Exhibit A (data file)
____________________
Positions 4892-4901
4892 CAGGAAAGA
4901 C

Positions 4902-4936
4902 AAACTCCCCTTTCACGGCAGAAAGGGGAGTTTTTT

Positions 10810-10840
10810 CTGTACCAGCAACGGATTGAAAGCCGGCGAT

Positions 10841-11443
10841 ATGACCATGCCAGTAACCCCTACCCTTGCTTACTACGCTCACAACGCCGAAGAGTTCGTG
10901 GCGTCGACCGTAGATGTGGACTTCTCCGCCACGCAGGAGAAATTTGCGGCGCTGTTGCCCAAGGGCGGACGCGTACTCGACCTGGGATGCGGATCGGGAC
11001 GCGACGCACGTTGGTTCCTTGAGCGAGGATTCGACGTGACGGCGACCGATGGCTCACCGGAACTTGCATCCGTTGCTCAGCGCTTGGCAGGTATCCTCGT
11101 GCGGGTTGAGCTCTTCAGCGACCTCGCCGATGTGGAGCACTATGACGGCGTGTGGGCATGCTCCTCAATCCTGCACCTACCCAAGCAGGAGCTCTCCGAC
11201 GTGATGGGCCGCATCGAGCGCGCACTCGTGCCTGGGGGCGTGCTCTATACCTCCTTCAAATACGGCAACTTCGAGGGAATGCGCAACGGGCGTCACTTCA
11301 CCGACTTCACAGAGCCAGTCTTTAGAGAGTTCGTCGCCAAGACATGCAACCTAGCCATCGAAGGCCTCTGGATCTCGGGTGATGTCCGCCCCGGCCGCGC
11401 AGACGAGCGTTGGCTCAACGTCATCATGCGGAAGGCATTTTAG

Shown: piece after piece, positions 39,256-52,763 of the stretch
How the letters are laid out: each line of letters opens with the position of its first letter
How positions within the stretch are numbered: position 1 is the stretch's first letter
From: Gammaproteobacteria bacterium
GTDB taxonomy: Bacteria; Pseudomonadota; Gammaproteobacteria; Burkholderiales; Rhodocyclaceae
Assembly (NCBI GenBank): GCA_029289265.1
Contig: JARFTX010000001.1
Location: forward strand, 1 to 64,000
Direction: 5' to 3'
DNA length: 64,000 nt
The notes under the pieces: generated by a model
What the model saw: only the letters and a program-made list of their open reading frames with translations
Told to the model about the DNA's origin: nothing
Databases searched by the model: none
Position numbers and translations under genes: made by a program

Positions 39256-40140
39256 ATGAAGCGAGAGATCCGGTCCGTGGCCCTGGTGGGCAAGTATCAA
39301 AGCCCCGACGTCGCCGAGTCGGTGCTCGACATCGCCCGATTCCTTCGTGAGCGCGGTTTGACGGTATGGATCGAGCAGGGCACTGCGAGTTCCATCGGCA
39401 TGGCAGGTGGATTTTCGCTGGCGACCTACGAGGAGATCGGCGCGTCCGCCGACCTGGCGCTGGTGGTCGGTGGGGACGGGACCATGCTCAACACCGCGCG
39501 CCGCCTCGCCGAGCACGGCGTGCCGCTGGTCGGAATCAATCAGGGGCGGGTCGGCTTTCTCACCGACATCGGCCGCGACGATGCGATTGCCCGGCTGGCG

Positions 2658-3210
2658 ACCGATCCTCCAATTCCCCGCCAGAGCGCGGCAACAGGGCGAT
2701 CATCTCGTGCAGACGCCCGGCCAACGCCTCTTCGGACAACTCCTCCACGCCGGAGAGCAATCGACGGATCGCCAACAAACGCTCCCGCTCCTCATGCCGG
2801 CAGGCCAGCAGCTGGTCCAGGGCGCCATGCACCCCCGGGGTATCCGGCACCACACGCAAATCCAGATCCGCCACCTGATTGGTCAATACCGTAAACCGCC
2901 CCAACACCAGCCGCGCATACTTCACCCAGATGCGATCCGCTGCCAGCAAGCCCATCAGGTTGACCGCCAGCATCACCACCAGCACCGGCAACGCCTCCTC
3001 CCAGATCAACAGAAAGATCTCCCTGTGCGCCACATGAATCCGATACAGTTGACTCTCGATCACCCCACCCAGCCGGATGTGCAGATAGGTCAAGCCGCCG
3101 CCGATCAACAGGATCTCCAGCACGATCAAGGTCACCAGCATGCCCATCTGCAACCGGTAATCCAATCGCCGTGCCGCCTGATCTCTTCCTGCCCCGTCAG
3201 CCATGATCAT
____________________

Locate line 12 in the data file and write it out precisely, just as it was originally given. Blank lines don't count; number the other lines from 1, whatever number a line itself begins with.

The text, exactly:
11101 GCGGGTTGAGCTCTTCAGCGACCTCGCCGATGTGGAGCACTATGACGGCGTGTGGGCATGCTCCTCAATCCTGCACCTACCCAAGCAGGAGCTCTCCGAC